In a recent edition of The Clarion-Ledger, state Sen. David Blount, D-Jackson, suggested that the state buy more buildings in Jackson instead of leasing office space for state employees from private landlords.
On first glance, this seems like a good idea except for one item: As soon as the state buys a building or a piece of property, it is taken off the local property tax rolls — from which the revenue is used to support public schools.
Believe you me, the city of Jackson doesn’t want the state to buy any more buildings in the capital city. It already has enough non-tax-producing state properties all over the city, and for years this has been in the throat of city officials.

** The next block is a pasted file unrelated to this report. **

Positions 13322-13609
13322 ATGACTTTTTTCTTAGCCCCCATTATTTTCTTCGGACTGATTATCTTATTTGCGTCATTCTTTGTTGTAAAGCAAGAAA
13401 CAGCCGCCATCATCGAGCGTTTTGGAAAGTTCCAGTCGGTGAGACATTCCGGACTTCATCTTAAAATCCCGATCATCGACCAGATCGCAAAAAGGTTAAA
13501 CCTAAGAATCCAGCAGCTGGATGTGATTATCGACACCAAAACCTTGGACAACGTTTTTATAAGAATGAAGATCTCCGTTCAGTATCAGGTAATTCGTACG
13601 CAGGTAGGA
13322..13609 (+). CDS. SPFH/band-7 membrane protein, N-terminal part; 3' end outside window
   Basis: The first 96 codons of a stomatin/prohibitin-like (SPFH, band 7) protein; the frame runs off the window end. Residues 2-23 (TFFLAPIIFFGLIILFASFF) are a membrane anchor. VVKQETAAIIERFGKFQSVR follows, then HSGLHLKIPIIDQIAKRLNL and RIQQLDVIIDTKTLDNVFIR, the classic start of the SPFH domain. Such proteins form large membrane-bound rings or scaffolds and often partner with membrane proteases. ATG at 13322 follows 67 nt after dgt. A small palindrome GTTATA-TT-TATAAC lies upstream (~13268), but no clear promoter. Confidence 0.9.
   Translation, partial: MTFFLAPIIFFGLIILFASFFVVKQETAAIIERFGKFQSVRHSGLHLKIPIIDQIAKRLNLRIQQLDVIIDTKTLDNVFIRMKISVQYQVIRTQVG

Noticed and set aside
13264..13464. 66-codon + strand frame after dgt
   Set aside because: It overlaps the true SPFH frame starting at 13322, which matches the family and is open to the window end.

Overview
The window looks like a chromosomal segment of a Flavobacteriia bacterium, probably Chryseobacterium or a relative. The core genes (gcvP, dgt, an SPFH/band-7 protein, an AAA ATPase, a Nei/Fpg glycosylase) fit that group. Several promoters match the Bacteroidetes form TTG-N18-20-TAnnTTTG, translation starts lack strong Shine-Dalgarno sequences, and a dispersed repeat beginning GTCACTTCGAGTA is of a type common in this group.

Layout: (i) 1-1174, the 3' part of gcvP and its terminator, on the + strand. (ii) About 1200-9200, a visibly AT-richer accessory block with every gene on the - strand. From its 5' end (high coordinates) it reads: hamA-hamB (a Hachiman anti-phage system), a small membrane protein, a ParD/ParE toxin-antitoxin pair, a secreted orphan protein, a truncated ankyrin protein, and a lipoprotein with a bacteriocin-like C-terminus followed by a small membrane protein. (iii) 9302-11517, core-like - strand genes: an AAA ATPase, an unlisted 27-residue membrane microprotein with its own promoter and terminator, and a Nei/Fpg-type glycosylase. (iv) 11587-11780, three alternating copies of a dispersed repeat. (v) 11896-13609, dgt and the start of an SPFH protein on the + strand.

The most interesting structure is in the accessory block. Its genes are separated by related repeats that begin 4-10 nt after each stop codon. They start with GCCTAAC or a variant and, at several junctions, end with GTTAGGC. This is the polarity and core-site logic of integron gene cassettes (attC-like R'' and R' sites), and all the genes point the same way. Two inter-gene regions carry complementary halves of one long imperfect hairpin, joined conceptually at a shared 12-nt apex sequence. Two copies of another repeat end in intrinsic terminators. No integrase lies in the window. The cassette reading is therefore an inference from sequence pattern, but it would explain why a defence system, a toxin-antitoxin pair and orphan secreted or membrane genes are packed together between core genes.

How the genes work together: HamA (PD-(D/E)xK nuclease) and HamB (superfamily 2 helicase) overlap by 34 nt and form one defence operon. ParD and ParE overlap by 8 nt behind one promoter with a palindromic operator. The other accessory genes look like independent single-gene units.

Also, if state buildings are leased to private enterprise, the lessee is obligated to pay and all property taxes due just like private property owners are required to do.
But this does not seem to be universal. There is a case in Jackson where a renter of state property apparently is not paying any property taxes needed to support the local schools even though his lease agreement with the state says he should do. The lease, signed in January 2014, also states that the lesee must register the lease with the Hinds County chancery clerk within 30 days of its signing or the lease become null and void. It appears this has not been done.
It is also strange that the lessee of this property is a state employee who makes $116,468.81 a year plus benefits as director of the Mississippi Arts Commission. Before being appointed to this position, he was employed by the state in another position making $120,000 a year plus fringes.